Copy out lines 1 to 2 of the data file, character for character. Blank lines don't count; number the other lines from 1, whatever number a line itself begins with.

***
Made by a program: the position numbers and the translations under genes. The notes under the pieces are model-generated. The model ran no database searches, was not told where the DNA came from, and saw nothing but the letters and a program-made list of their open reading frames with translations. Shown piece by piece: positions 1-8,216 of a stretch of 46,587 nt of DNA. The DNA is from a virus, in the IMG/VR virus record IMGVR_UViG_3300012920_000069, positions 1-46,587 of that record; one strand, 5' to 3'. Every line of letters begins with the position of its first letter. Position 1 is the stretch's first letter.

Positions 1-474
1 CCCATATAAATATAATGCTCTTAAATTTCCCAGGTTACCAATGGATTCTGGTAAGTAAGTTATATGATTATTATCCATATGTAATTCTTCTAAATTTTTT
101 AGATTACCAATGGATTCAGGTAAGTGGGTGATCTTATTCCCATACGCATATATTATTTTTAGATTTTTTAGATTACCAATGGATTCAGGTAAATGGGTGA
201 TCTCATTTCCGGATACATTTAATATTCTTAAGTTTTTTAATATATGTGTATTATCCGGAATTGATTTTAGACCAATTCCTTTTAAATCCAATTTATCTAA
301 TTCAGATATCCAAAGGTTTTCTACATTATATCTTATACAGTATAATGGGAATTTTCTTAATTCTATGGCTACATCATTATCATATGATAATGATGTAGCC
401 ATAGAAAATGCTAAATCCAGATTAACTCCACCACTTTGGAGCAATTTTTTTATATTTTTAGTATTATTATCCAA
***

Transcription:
Made by a program: the position numbers and the translations under genes. The notes under the pieces are model-generated. The model ran no database searches, was not told where the DNA came from, and saw nothing but the letters and a program-made list of their open reading frames with translations. Shown piece by piece: positions 1-8,216 of a stretch of 46,587 nt of DNA. The DNA is from a virus, in the IMG/VR virus record IMGVR_UViG_3300012920_000069, positions 1-46,587 of that record; one strand, 5' to 3'. Every line of letters begins with the position of its first letter. Position 1 is the stretch's first letter.

Positions 1-474